Other speakers, like Shannon Jones of Why Accountability, echoed the need for filming the police and emphasized that superficial attempts at placating communities of color are not the kind of change they want.

“Remember the NYPD is not a social justice group. They are not a social service provider. I don’t care how many times you see the NYPD doing the Nae-Nae with your children,” Jones said, referring to a recent viral video showing an NYPD officer doing the popular dance with some kids. “They will lock up your child. They will arrest your child. They will criminalize your child. They will disrespect your child and come out here and do the Nae-Nae on you.”

After the speakers were done, the protesters then took the streets of Harlem and marched uptown towards the Bronx. The NYPD had a heavy presence, but had little luck keeping protesters on the sidewalk. Once they reached the Bronx, the marchers held a speakout at 149th Street and Third Avenue. The NYPD continued trying to keep protesters on the sidewalk, which led to the protesters continuing their march, while being cheered and joined by onlooking Bronxites at various points. They passed by the Horizon Juvenile Center, where many young people who are arrested get detained, and then made their way to the front of the NYPD’s 42nd Precinct building. Once there, police called in NYPD Captain Andrew Lombardo — known for his brutal tactics against Occupy Wall Street — and the infamous “Strategic Response Group,” who then brutally began repressing the march. There was even an NYPD helicopter hovering above the marchers.

More arrests were made, including LaSalle himself, with the seemingly-obvious goal of arresting organizers and crowd leaders in order to strike fear into other protesters. Some marchers left and made their way to Union Square for the final action of the day. Many others kept marching in the Bronx despite the Strategic Response Group’s tough tactics.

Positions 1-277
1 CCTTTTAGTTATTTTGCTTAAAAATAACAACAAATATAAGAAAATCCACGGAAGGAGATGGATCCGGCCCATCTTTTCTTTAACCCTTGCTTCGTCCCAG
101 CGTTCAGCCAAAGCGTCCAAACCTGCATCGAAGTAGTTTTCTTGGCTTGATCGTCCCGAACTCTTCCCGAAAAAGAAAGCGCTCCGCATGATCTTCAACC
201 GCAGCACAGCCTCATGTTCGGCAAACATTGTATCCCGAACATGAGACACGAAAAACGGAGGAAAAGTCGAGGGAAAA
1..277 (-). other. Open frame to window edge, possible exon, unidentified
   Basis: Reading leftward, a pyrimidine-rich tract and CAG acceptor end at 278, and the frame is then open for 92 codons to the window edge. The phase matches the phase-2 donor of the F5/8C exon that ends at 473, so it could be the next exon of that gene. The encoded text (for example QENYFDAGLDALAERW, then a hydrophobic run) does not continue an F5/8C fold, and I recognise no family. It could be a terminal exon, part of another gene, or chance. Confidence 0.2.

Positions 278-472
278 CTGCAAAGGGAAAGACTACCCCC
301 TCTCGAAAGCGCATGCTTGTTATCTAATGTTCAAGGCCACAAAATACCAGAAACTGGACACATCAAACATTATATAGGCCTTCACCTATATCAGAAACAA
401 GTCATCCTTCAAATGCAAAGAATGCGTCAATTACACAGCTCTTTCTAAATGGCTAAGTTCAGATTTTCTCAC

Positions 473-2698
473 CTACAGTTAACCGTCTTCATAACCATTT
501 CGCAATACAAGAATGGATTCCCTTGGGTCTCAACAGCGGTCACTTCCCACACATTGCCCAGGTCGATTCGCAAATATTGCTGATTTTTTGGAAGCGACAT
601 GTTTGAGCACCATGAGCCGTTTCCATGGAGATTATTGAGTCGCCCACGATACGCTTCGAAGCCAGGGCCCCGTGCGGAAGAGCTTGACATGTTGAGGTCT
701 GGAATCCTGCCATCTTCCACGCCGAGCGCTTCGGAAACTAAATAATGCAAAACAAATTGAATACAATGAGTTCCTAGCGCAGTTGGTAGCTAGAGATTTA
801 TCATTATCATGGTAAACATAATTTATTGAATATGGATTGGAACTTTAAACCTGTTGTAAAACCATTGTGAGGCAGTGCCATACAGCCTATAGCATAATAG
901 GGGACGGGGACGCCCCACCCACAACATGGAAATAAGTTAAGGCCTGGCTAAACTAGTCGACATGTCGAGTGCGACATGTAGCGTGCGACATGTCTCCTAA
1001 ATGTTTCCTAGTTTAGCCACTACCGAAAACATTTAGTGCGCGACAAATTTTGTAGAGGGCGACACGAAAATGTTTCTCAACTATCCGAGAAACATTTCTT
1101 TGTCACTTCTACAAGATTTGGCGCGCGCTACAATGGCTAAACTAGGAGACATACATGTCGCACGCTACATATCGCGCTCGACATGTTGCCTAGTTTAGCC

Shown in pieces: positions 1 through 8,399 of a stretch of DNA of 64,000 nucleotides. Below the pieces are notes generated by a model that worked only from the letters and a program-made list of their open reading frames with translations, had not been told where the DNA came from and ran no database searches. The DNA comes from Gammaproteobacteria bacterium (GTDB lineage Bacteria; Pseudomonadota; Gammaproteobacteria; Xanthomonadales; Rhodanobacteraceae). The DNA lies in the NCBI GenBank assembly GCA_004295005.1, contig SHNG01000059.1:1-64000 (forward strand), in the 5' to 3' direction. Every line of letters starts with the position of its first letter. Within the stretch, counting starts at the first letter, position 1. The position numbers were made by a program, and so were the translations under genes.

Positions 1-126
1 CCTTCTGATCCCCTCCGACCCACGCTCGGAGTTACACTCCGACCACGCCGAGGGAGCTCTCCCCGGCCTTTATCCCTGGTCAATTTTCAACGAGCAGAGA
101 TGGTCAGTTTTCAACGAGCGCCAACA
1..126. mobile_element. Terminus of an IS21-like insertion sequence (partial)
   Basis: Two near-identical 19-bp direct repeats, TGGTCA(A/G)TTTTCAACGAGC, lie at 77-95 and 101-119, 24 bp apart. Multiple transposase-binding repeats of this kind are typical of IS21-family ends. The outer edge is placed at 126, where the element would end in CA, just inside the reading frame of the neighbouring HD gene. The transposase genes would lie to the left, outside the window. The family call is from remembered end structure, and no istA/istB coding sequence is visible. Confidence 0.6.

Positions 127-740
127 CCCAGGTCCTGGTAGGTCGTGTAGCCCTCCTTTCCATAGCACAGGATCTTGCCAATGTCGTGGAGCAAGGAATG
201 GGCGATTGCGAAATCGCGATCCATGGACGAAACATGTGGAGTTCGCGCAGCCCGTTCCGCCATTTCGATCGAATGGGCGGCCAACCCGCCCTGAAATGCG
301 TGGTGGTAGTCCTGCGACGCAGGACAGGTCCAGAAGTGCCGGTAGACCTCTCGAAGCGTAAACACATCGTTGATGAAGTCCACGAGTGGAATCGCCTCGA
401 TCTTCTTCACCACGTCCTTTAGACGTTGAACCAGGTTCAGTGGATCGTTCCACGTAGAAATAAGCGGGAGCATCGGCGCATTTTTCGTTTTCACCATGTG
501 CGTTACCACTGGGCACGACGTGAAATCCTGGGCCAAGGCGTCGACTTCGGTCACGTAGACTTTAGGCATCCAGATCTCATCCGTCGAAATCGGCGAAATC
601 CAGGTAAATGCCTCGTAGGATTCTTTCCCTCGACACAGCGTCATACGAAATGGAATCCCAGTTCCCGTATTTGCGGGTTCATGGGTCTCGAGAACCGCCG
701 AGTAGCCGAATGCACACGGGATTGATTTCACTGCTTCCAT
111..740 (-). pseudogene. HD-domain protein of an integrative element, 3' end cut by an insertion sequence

View image | gettyimages.com

The rally in Union Square, organized by the Stop Mass Incarceration Network, was smaller and quieter than the two other marches, with only about 100 people in attendance. Various speakers, many of them parents who had lost children to police violence, talked about the need to drastically change the criminal justice system and hold police accountable for their violence.

Meanwhile, the protests in Ferguson were well-attended, with doves released and a silent march through the town led by Brown’s father, Michael Brown Sr., that began at the spot where Brown was killed and ended with a church service. Violence broke out later in the night with arrests being made and gunshots being fired by police and protesters. Protests in other cities were peaceful with activists using the occasion to remember the incident that started a new movement, as well as to re-state to the public and to the authorities that the protests will not cease until there is justice for Brown and all victims of police violence.

“We’ve been doing this for 13 months and we will not stop. That’s our message to the mayor,” Jones said before the march in Brooklyn. “And as we celebrate and commemorate the ending of the complacency, the ending of the ignorance, the ending of the get-down, we’re standing up and rising up. And it will not stop.”

Jackass star arrested for anti-SeaWorld stunt in Hollywood

The Guardian | Protest -

Police say Steve-O climbed a crane and when he reached the top, inflated a whale balloon with the words ‘Seaworld Sucks’ on it and lit fireworks

Jackass star Steve-O was arrested for climbing a crane in Hollywood in a protest against Seaworld.